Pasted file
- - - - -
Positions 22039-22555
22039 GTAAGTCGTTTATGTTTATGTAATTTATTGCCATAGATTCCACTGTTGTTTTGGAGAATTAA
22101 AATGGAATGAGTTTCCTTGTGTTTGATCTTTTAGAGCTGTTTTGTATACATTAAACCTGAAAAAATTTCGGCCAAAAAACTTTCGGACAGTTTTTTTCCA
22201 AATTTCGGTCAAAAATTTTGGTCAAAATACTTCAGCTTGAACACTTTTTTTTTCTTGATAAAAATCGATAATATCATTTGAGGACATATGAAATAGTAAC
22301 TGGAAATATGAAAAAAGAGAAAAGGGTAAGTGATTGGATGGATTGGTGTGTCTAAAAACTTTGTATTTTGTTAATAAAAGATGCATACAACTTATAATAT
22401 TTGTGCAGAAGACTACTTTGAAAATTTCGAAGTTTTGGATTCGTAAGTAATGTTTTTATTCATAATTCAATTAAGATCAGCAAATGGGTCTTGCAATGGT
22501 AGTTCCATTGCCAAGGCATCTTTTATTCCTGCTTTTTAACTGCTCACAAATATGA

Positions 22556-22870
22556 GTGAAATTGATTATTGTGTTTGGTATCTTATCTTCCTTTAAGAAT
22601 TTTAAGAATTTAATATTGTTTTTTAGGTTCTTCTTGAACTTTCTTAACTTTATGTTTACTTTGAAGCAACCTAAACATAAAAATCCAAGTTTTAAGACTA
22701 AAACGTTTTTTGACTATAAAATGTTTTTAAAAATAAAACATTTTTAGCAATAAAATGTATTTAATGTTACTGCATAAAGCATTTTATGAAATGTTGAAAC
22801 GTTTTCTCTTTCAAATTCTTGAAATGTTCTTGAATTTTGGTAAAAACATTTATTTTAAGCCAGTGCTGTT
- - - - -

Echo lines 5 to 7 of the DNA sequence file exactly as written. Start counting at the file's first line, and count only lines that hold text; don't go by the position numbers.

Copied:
22301 TGGAAATATGAAAAAAGAGAAAAGGGTAAGTGATTGGATGGATTGGTGTGTCTAAAAACTTTGTATTTTGTTAATAAAAGATGCATACAACTTATAATAT
22401 TTGTGCAGAAGACTACTTTGAAAATTTCGAAGTTTTGGATTCGTAAGTAATGTTTTTATTCATAATTCAATTAAGATCAGCAAATGGGTCTTGCAATGGT
22501 AGTTCCATTGCCAAGGCATCTTTTATTCCTGCTTTTTAACTGCTCACAAATATGA